The European Commission must work collaboratively with the US to draw up a resolution framework for central clearing counterparties (CCPs), Jonathan Hill has urged.
The commissioner for financial stability’s recommendation came days before the General Court of the European Union, part of the European Court of Justice, ruled that CCPs clearing euro-denominated trades did not need to be based in a country that was part of the single currency.
Speaking at a conference in New York, Hill noted that an estimated $570trn (€509trn) in risk being cleared was “centralised in a handful of global CCPs”.
“If one of these were to fail, the consequences could be devastating, and would be felt worldwide,” he said.
“So Europe and the US need to cooperate at an early stage and decide together how the risks of a failing CCP could be tackled safely.”
Hill said during his confirmation hearings that one of his goals would be to tackle the ‘too big to fail’ risk of CCPs, pledging that a resolution framework would be published in 2015.
Pension investors are currently exempt from central clearing as demanded by the European Market Infrastructure Regulation (EMIR) and were recently offered a further two-year exemption by the European Commission, as the executive decided there were still too many hurdles facing the sector to be able to clear trades.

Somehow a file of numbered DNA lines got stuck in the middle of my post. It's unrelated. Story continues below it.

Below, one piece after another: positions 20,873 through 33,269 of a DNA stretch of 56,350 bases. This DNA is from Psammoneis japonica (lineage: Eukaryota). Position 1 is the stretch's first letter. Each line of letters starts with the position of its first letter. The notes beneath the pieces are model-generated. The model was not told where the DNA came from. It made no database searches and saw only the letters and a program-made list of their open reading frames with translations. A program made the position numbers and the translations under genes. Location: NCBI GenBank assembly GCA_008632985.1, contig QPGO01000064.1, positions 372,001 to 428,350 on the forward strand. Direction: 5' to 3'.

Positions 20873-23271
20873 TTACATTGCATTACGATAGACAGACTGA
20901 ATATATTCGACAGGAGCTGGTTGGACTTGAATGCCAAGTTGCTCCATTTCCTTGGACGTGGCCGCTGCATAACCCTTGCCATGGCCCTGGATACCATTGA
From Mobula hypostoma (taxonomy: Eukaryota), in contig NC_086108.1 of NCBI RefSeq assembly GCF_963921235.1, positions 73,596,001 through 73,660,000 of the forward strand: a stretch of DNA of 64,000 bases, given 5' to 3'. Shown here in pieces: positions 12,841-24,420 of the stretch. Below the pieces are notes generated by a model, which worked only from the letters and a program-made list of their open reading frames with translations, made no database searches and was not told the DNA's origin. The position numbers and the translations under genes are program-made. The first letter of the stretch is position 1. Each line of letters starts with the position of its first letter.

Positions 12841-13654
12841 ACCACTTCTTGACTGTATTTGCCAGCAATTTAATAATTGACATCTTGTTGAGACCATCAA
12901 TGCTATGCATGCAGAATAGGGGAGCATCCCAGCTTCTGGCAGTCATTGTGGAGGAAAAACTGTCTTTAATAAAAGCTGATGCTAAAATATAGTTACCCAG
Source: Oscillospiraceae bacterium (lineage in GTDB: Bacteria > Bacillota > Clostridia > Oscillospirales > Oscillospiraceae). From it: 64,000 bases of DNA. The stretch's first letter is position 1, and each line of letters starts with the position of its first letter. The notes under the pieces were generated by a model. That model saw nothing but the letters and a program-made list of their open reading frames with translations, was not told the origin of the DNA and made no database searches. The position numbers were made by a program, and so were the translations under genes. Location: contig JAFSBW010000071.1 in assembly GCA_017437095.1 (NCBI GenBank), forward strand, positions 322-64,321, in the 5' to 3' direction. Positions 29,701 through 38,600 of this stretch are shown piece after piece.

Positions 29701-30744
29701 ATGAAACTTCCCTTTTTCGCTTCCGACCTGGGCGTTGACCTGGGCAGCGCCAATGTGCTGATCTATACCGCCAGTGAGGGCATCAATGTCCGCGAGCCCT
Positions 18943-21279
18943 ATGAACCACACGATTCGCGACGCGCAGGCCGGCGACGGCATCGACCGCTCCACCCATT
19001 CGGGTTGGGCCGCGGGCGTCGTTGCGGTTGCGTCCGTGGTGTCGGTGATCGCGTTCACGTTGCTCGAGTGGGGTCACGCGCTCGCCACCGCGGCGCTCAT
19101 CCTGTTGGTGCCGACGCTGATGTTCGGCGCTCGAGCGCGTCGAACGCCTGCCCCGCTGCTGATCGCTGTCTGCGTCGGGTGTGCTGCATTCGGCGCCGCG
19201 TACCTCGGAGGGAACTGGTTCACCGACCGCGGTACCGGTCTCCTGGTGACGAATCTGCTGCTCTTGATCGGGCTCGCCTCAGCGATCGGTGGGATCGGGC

The commissioner also sought to assuage fears that closer cooperation, as part of the Transatlantic Trade and Investment Partnership (TTIP), would undermine the overhaul of financial regulation implemented by the US with the Dodd-Frank Act.
“But we do think it makes sense to do what we can to make our rules compatible,” Hill said, “so that global businesses can operate more easily, and so that we have a larger and more efficient market, which should allow businesses to finance the rest of the economy more easily, thereby helping create jobs and boost growth.”
Hill’s intervention came days before the general court ruling found in favour of a complaint by the UK and Sweden that argued it was discriminatory to require CCPs clearing euro-denominated trades to be based in a euro-zone member state.
The court said the European Central Bank (ECB) had no right to limit the locations as part of the 2011 Eurosystem Oversight Policy Framework, despite its concerns “malfunctioning” CCPs outside of the euro-zone could destabilise the single currency.
Ruling T-496/11 further found that, under the founding statues governing the ECB’s activities, it only had the ability to adopt regulations on CCPs, “rather than granting it an autonomous regulatory competence in respect of all clearing systems”.
As a result, the court annulled the ECB’s framework in regards to CCPs.